3. Following this process, further disclosure must be made if it is necessary to avoid unfairness or misunderstanding of what has been disclosed.
Identifying the “Transaction”
The court concluded that, in the case at hand, it would be unfair to allow the plaintiffs to maintain a claim of privilege over the documents which were connected to or related to the same “transaction” or issue or where they form part of a stream of documents, part only of which has been disclosed. The court held there would be a real risk that the plaintiffs would achieve an unfair litigious advantage by partial disclosure of relevant documents which may give an incomplete understanding of the relevant communications or transactions.
As the Court had not reviewed the privileged material, the Court could not give directions on the definition of a “transaction”. However, in order to identify the “transaction” or issue, the court directed that parties may look to documents that relate to, are connected to, or are similar to material contained in the already disclosed privileged documents. The court further held that in order to determine whether the documents are, as a matter of probability, “closely connected ” to the disclosed documents, or part of a string of documentation, one can have regard to the date, subject matter, sender and recipient of the documents. The Court directed the defendant to identify the documents, over which privilege was claimed by the plaintiffs, which they believed were part of the same “transaction” or issue as the disclosed privileged documents. The plaintiffs were ordered to respond by providing their own list, setting out a detailed description of the subject matter of the documents in question in order to identify whether the contents are related or linked or similar to a specified “transaction” or issue.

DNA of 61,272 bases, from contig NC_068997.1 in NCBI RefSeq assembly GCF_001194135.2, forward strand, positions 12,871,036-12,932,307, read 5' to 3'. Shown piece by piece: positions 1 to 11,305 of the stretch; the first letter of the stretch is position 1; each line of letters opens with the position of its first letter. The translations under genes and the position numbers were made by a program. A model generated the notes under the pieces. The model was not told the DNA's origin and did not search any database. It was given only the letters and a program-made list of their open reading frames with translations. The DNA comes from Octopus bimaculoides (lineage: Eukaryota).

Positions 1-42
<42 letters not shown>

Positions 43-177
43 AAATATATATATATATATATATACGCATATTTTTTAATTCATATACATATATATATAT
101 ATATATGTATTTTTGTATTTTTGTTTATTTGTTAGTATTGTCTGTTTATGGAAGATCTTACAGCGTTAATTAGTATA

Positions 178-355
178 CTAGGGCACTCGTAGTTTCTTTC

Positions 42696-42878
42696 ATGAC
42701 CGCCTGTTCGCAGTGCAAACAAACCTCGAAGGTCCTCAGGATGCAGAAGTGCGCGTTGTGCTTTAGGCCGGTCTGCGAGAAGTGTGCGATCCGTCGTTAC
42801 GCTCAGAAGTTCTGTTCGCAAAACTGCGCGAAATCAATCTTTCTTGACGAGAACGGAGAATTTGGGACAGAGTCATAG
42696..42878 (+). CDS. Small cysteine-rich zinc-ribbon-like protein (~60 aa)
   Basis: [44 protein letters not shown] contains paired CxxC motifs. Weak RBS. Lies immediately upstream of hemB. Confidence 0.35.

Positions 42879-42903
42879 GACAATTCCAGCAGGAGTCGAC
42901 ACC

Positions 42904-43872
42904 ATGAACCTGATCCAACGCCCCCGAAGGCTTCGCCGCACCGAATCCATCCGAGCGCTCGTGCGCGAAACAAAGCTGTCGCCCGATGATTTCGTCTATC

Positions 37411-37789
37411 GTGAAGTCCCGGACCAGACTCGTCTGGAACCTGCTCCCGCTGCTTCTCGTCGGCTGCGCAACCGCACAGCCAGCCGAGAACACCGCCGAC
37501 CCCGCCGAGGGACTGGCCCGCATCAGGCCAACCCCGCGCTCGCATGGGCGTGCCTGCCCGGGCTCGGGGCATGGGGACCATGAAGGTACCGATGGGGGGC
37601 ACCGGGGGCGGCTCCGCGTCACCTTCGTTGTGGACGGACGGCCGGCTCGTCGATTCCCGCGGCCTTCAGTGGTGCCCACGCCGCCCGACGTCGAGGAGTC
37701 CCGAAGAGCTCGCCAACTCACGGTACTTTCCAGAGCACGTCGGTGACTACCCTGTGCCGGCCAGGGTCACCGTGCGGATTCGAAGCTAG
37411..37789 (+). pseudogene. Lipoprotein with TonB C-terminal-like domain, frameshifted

The decision of Haughton J makes clear that one party cannot waive privilege over a certain group of documents of a similar nature so as to gain an unfair litigious advantage by creating a misleading or incomplete understanding of the relevant transactions or communications. Furthermore, where there is evidence that certain documents that have not been disclosed are linked to documents over which privilege has been waived, the court may order the party to provide a fuller and better description of such undisclosed documents to establish whether the previous waiver of privilege should also apply to those documents. Extreme caution should therefore be exercised when waiving privilege over documents to ensure that it does not have a knock on effect on documents over which privilege needs to be maintained.
- Ciara Quinn & Ors v IBRC & Ors High Court Record Number 2011/4336P.
-  EWHC 158 (Ch).
- per Fennelly J in Fyffes plc v DCC plc  1 IR 59 at para 24.
-  1 WLR 1183.
-  2 IR 759.
- In the High Court decision of Ms Justice Finlay Geoghegan in University College Cork - National University of Ireland v Electricity Supply Board  IEHC 135 dated 21 March 2014, the Court held that litigation privilege, as opposed to legal advice privilege, did not automatically continue beyond the final determination of either that litigation or closely related litigation, unless it could be shown that there was a “substantial or close connection” between the proceedings from which the document arose and the proceedings in which privilege was being maintained.
- Hansfield Developments v Irish Asphalt Ltd  IEHC 420.
-  IESC 18
This document has been prepared by McCann FitzGerald LLP for general guidance only and should not be regarded as a substitute for professional advice. Such advice should always be taken before acting on any of the matters discussed.